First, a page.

The Pelhams — The Pretender Charles Edward Stuart — Surrender of Edinburgh — Success of the Pretender — The Retreat of the Pretender — Battle of Culloden — Latter Days of the Pretender — Maria Theresa — Capture of Louisburg — Great Colonial Contest — Character of the Duke of Newcastle — Unpopularity of the Pelhams — Rise of William Pitt — Brilliant Military Successes — Military Successes in America — Victories of Clive in India — Resignation of Pitt — Peace of Paris.
     CHAPTER XXII.

     LOUIS XV.
 (pp. 360-379.)

     Regency of the Duke of Orleans — John Law — Mississippi Company — Popular Delusion — Fatal Effects of the Delusion — Administration of Cardinal Fleury — Cornelius Jansen — St. Cyran — Arnauld — Le Maitre — The Labors of the Port Royalists — Principles of Jansenism — Functions of the Parliament — The Bull Unigenitus — Madame de Pompadour — The Jesuits — Exposure of the Jesuits — Their Expulsion from France — Suppression in Spain — Pope Clement XIV. — Death of Ganganelli — Death of Louis XV.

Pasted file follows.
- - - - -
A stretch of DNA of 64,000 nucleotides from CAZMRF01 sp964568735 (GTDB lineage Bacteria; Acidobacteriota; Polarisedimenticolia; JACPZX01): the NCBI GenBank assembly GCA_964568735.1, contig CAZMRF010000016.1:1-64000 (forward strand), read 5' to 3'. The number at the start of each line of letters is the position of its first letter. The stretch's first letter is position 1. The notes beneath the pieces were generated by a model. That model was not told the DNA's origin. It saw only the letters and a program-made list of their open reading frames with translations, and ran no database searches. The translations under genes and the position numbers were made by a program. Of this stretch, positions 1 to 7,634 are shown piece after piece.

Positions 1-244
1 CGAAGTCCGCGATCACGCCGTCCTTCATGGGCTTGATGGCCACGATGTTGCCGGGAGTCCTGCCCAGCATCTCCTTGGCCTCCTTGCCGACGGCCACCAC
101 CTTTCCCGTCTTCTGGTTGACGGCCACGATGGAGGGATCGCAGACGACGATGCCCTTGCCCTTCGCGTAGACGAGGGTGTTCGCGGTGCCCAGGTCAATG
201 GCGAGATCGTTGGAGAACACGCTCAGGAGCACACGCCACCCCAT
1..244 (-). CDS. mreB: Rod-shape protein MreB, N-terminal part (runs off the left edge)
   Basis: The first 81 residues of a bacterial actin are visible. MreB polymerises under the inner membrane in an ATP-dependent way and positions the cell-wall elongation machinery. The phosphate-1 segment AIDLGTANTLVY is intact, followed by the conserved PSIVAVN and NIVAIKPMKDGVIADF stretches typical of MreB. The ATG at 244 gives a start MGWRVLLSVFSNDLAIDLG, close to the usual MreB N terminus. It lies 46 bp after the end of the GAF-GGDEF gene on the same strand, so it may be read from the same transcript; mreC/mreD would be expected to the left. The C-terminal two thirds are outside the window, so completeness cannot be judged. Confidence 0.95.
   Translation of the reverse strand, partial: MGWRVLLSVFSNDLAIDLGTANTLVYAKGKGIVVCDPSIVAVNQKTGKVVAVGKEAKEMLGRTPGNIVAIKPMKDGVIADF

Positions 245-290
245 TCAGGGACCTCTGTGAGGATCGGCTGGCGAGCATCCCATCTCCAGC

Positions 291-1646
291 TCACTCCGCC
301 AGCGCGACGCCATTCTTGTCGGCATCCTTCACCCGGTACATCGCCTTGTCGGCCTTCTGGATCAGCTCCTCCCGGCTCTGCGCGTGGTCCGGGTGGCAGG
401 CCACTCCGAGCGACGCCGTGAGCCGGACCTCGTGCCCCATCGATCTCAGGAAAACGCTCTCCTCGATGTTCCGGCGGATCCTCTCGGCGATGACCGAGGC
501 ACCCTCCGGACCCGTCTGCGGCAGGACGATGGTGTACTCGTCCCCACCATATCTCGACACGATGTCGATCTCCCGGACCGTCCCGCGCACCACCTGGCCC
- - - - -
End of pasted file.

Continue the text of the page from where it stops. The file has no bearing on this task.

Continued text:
CHAPTER XXIII.

     FREDERIC THE GREAT.
 (pp. 380-390.)

     Frederic William — Accession of Frederic the Great — The Seven Years' War — Battle of Rossbach — Battle of Leuthen — Fall of Dresden — Reverses of Frederic — Continued Disasters — Exhaustion of Prussia by the War — Death of Frederic — Character of Frederic.
     CHAPTER XXIV.

     MARIA THERESA AND CATHARINE II.
 (pp. 391-401.)

     The Germanic Constitution — The Hungarian War — The Emperor Joseph — Accession of Maria Theresa — She institutes Reforms — Successors of Peter the Great — Murder of Peter III. — Assassination, of Ivan — Death of Catharine — Her Character.
     CHAPTER XXV.

     CALAMITIES OF POLAND.